• Tuesday, Jun 25, 2019
  • Last Update : 11:49 am

BJP and allies leading in stronghold states, leave BSP-SP alliance far behind in UP

  • Published at 12:21 pm May 23rd, 2019
India-BJP-election-Narendra Modi
India's Prime Minister Narendra Modi addresses an election campaign rally ahead of the Karnataka state assembly elections in Bengaluru, India, May 8, 2018 Reuters

BJP won 216 of 273 seats in the eight ‘heartland’ states in the 2014 Lok Sabha elections

The Bharatiya Janata Party is leading comfortably in eight key states in northern and central India that helped the party get unprecedented success in 2014 - Bihar, Chhattisgarh, Madhya Pradesh, Gujarat, Maharashtra, Jharkhand, Rajasthan and Uttar Pradesh.

The party and its allies are set to sweep almost all seats in seven of the states.

At 11 am, the BJP and its allies were leading in 38 of the 40 seats in Bihar, and in 56 of 80 seats in Uttar Pradesh. 

In Rajasthan, the party was ahead in 24 of 25 seats. 

In Madhya Pradesh, the BJP was leading in 28 of 29 seats at 11 am. 

The party is ahead in all 26 seats of Gujarat.

These states are part of the traditional heartland of the BJP that gives India as many as 273 of its 543 Lok Sabha MPs. 

In the previous Lok Sabha elections, 216 of the victorious candidates in these eight states belonged to the BJP. 

Alone accounting for 49 crore voters, these states are again key to the party’s chances of re-election.

The Congress, which has been repeatedly demoralised for much of the last five years, had just one factor to find cheer in: months before the General Elections, the BJP lost power in three of these states. 

However, as the results come in, the Congress seems to have been unable to translate that success to national polls: the BJP is ahead in 61 out of 65 seats.

In the giant state of Uttar Pradesh, the BJP has often claimed that it can better its 2014 record of 71 MPs. India’s most populated state, a cauldron of caste and communal considerations, has 80 seats in all, the highest share of seats in Parliament. 

The Congress, in 2014, was reduced to only two MPs – Sonia Gandhi and Rahul Gandhi.

There is another factor in Uttar Pradesh though: the “mahagathbandhan”. The Samajwadi Party, Bahujan Samaj Party and the Rashtriya Lok Dal joined hands to field candidates in all but two seats, making it a three-way contest in most places.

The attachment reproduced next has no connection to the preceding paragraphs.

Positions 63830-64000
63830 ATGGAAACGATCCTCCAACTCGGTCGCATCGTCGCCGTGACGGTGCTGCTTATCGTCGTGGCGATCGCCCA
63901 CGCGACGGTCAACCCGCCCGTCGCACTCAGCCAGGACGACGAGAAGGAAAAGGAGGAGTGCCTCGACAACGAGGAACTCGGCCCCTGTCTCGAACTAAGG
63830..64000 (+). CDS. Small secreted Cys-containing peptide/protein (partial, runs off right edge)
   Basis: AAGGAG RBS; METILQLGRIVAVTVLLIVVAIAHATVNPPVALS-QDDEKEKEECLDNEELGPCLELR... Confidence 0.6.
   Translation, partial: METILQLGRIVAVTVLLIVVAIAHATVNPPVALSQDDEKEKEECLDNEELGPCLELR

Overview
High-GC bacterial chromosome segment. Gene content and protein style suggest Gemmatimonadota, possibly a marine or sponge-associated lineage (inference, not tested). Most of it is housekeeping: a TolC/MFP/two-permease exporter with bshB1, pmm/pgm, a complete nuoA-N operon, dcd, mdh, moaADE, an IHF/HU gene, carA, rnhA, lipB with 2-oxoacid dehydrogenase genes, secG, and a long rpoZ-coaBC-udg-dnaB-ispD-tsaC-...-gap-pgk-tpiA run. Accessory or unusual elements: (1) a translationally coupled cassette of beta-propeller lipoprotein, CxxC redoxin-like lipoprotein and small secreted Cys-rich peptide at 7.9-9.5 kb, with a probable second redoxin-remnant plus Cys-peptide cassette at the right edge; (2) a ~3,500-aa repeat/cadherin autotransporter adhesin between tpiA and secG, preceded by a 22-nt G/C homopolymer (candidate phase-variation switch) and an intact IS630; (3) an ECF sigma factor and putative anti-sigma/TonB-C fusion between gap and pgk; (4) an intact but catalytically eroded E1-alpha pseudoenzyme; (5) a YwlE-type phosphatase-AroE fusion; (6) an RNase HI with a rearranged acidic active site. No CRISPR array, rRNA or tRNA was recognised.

Prime Minister Narendra Modi, running from Varanasi, is the most high-profile candidate in the state, but also the one who has the least challenge against him. Other major BJP candidates in the state include Maneka Gandhi, Jaya Prada, Rajnath Singh, Ravi Kishan and Smriti Irani. Most exit polls have predicted more seats for the NDA than for the mahagathbandhan in the state.

In Bihar, which sends 40 seats to Parliament, the BJP has compromised and given more space to its allies, fielding candidates in just 17. 

The state’s major candidates include the newcomer Kanhaiya Kumar of the Communist Party of India, Shatrughan Sinha of the Congress, and Ravi Shankar Prasad of the BJP. 

Exit polls have unanimously predicted a handsome win for the BJP-led NDA in the state.

In Madhya Pradesh and Rajasthan too, the BJP has the backing of the exit polls, while the Congress may not be able to repeat its Assembly polls performance. 

The most polarised election this year was in Madhya Pradesh, where the BJP fielded terror accused Pragya Singh Thakur against the Congress’ Digvijaya Singh in Bhopal.

The heartland is the BJP’s main voter base, and how well the party performs there will determine the ease with which it will retain power in 2019. As the votes are counted on Thursday, track the live updates from these states on this blog.

Here is the state-wise seat share for the BJP in these states in 2014:

Bihar: 22/40 seats, Chhattisgarh: 10/11 seats, Gujarat: 26/26 seats, Madhya Pradesh: 27/29 seats, Maharashtra: 23/48 seats, Jharkhand:12/14 seats, Rajasthan: 25/25 seats, Uttar Pradesh: 71/80 seats.